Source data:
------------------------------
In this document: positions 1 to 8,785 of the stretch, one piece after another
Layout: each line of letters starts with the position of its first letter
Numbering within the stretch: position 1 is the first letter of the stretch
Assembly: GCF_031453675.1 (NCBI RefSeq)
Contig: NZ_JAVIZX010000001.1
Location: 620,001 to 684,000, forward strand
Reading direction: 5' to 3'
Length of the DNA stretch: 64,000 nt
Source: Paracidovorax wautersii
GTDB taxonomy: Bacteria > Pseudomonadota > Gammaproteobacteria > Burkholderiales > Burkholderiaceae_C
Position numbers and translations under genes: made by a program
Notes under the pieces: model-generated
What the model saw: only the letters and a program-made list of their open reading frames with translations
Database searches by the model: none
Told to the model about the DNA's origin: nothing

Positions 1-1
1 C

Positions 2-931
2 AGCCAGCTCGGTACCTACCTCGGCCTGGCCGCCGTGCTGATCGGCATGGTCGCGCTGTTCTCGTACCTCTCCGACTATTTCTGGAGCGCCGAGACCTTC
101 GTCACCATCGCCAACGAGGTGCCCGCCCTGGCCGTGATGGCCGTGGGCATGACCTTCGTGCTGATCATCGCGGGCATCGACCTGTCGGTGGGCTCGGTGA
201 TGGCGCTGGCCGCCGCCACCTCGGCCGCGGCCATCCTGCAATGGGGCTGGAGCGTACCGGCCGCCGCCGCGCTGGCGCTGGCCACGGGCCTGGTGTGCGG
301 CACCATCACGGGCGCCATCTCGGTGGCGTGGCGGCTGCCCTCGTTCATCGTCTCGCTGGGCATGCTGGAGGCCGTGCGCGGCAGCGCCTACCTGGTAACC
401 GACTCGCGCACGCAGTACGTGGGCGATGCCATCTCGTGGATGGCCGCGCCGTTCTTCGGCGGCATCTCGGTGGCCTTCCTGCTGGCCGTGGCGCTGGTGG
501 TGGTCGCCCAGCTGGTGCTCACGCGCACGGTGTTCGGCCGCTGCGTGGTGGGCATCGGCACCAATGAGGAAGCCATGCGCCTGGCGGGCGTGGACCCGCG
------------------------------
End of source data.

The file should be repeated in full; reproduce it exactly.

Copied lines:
In this document: positions 1 to 8,785 of the stretch, one piece after another
Layout: each line of letters starts with the position of its first letter
Numbering within the stretch: position 1 is the first letter of the stretch
Assembly: GCF_031453675.1 (NCBI RefSeq)
Contig: NZ_JAVIZX010000001.1
Location: 620,001 to 684,000, forward strand
Reading direction: 5' to 3'
Length of the DNA stretch: 64,000 nt
Source: Paracidovorax wautersii
GTDB taxonomy: Bacteria > Pseudomonadota > Gammaproteobacteria > Burkholderiales > Burkholderiaceae_C
Position numbers and translations under genes: made by a program
Notes under the pieces: model-generated
What the model saw: only the letters and a program-made list of their open reading frames with translations
Database searches by the model: none
Told to the model about the DNA's origin: nothing

Positions 1-1
1 C

Positions 2-931
2 AGCCAGCTCGGTACCTACCTCGGCCTGGCCGCCGTGCTGATCGGCATGGTCGCGCTGTTCTCGTACCTCTCCGACTATTTCTGGAGCGCCGAGACCTTC
101 GTCACCATCGCCAACGAGGTGCCCGCCCTGGCCGTGATGGCCGTGGGCATGACCTTCGTGCTGATCATCGCGGGCATCGACCTGTCGGTGGGCTCGGTGA
201 TGGCGCTGGCCGCCGCCACCTCGGCCGCGGCCATCCTGCAATGGGGCTGGAGCGTACCGGCCGCCGCCGCGCTGGCGCTGGCCACGGGCCTGGTGTGCGG
301 CACCATCACGGGCGCCATCTCGGTGGCGTGGCGGCTGCCCTCGTTCATCGTCTCGCTGGGCATGCTGGAGGCCGTGCGCGGCAGCGCCTACCTGGTAACC
401 GACTCGCGCACGCAGTACGTGGGCGATGCCATCTCGTGGATGGCCGCGCCGTTCTTCGGCGGCATCTCGGTGGCCTTCCTGCTGGCCGTGGCGCTGGTGG
501 TGGTCGCCCAGCTGGTGCTCACGCGCACGGTGTTCGGCCGCTGCGTGGTGGGCATCGGCACCAATGAGGAAGCCATGCGCCTGGCGGGCGTGGACCCGCG